Former first lady's form of cancer expected to kill 21,000 this year

Non-Hodgkin's lymphoma, the disease that killed Jacqueline Kennedy Onassis, is an increasingly common form of cancer that often responds to treatment but proves tragically persistent in many cases.

It is a cancer of the lymph system, the network of nodes and vessels that plays a major role in protecting the body against infection.


The cancer usually appears first as a painless swelling of lymph nodes clustered in the neck, armpit or groin, but it can also attack solid organs first.

Early symptoms can also include anemia, weight loss and fever. If not treated early -- and successfully -- the disease can spread through the blood to other parts of the body.


Some 45,000 cases of non-Hodgkin's lymphoma will be diagnosed this year in the United States, according to the American Cancer Society. Meanwhile, the disease will claim about 21,000 lives. For reasons that are not understood, its incidence has increased over 65 percent since the early 1970s.

Noting that survival rates vary widely according to the disease and how early it is caught, the American Cancer society says the overall five-year survival rate has increased from 31 percent to 52 percent in the past three decades.

The figure is somewhat misleading, according to some authorities, because it doesn't reflect some cancers that kill patients many years after a remission.

Brighter prognosis

A much rarer type of lymphoma -- Hodgkin's disease -- has a much brighter prognosis.

Its overall five-year survival rate is about 78 percent, according to the cancer society. The disease, which produces a different type of tumor, usually attacks people in their 20s or 30s.

While certain types of non-Hodgkin's lymphoma afflict young adults and even children, the disease usually attacks people over the age of 50.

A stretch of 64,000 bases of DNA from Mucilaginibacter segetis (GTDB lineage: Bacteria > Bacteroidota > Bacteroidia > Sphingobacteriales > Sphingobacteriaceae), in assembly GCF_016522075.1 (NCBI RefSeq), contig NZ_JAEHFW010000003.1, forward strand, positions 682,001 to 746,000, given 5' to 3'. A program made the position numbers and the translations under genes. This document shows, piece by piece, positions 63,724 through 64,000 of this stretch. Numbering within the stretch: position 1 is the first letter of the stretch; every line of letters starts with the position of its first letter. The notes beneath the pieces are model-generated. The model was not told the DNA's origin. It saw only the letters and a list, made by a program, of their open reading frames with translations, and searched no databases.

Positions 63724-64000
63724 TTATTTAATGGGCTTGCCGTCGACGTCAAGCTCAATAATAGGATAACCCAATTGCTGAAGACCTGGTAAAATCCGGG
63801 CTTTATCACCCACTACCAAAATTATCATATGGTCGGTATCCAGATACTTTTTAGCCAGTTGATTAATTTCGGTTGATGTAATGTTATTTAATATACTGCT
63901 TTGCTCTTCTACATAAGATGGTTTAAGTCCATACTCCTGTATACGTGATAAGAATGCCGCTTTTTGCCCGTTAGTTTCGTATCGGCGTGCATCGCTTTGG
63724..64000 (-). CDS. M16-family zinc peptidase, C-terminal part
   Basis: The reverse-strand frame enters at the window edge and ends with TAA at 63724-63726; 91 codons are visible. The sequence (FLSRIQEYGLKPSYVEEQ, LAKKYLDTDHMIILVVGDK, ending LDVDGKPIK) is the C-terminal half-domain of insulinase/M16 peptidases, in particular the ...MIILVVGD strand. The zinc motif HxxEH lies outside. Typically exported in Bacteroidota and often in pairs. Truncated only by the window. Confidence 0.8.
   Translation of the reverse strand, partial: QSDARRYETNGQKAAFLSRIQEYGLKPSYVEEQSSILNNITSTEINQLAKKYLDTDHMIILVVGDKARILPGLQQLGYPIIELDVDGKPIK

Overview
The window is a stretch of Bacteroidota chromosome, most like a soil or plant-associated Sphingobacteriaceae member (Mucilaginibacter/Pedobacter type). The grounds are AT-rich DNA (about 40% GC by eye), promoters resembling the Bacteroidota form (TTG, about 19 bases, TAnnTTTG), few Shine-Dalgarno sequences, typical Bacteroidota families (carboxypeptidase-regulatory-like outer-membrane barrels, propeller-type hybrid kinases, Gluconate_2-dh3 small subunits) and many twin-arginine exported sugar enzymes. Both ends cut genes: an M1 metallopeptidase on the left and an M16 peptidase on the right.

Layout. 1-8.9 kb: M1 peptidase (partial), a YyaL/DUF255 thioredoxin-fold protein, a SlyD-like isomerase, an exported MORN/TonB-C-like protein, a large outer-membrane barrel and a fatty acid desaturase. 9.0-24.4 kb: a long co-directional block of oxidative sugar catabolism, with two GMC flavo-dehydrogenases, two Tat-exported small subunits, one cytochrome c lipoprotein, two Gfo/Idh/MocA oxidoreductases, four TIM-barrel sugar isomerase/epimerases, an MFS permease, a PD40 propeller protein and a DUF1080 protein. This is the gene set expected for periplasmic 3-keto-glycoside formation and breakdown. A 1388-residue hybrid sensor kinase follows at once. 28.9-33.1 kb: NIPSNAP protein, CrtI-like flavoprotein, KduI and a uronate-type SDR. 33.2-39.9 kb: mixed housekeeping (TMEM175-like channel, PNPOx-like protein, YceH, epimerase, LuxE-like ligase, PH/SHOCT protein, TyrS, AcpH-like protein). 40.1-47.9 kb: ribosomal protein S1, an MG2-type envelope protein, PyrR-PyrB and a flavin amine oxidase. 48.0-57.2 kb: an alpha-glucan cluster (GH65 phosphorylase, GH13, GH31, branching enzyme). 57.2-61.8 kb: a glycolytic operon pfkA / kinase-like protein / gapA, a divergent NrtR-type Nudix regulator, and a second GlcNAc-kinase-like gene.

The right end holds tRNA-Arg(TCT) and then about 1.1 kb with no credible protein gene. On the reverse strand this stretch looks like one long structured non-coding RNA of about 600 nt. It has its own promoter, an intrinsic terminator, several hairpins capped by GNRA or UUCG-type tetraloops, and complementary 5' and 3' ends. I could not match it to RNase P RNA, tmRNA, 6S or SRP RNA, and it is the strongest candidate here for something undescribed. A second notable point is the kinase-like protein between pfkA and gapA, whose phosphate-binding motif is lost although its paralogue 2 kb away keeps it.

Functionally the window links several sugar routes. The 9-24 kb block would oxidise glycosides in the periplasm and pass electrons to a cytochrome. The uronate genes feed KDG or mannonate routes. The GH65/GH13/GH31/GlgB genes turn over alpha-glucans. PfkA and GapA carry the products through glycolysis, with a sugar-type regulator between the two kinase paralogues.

Yesterday, the 64-year-old former first lady returned to her apartment in New York after doctors at New York Hospital-Cornell Medical Center said there was nothing further they could do for her.


After her diagnosis in February, she received at least one round of chemotherapy and radiation to her brain after the cancer had spread there.

Non-Hodgkin's lymphoma actually describes a broad family of lymph cancers. Depending on the type, the cancer can spread rapidly or slowly, respond well to therapy or not at all. Some cancers stand a fair-to-excellent chance of a cure, while others can be held at bay but hardly ever cured.

Carefully guarding her privacy, friends and family of Mrs. Onassis released few details of her disease.

But yesterday before Mrs. Onassis died, a spokeswoman said the formerfirst lady suffered from an aggressive form of the disease.

"Aggressive lymphomas can be cured with conventional chemotherapy about a third of the time," said Dr. Richard Ambinder, a medical oncologist at the Johns Hopkins Oncology Center.

A fast-growing type called Burkitt's lymphoma is so aggressive it will recur six months to a year after treatment if it recurs at all.


Other types recur

Other types will recur within a few years of an initially successful treatment. In those cases, doctors start thinking about a "cure" if the disease hasn't resurfaced in five years.

"If it's not controlled [with initial chemotherapy], it is likely that no further chemotherapy will contain the disease," said Dr. Marcia Will, an oncologist with the University of Maryland Cancer Center.

Younger people with aggressive cancers sometimes get bone marrowtransplants if chemotherapy reduces the amount of cancer without eliminating all traces, she said.

"The bone marrow transplant is usually too difficult when someone is over the age of 55 or 60," she said, noting its often severe side effects.

Other cases of non-Hodgkin's lymphoma are called "indolent" because they spread much more slowly.


Patients can harbor such cases for many years and lead an active life, but they are hardly ever cured.

Former Sen. Paul E. Tsongas made a public display of his physical fitness when he battled Bill Clinton for the Presidential nomination two years ago, despite having been diagnosed with a slow-growing non-Hodgkin's lymphoma in 1983 and undergoing an experimental treatment that involved massive doses of chemotherapy, radiation and a bone marrow transplant.

Later that year, he received further chemotherapy when the cancer returned.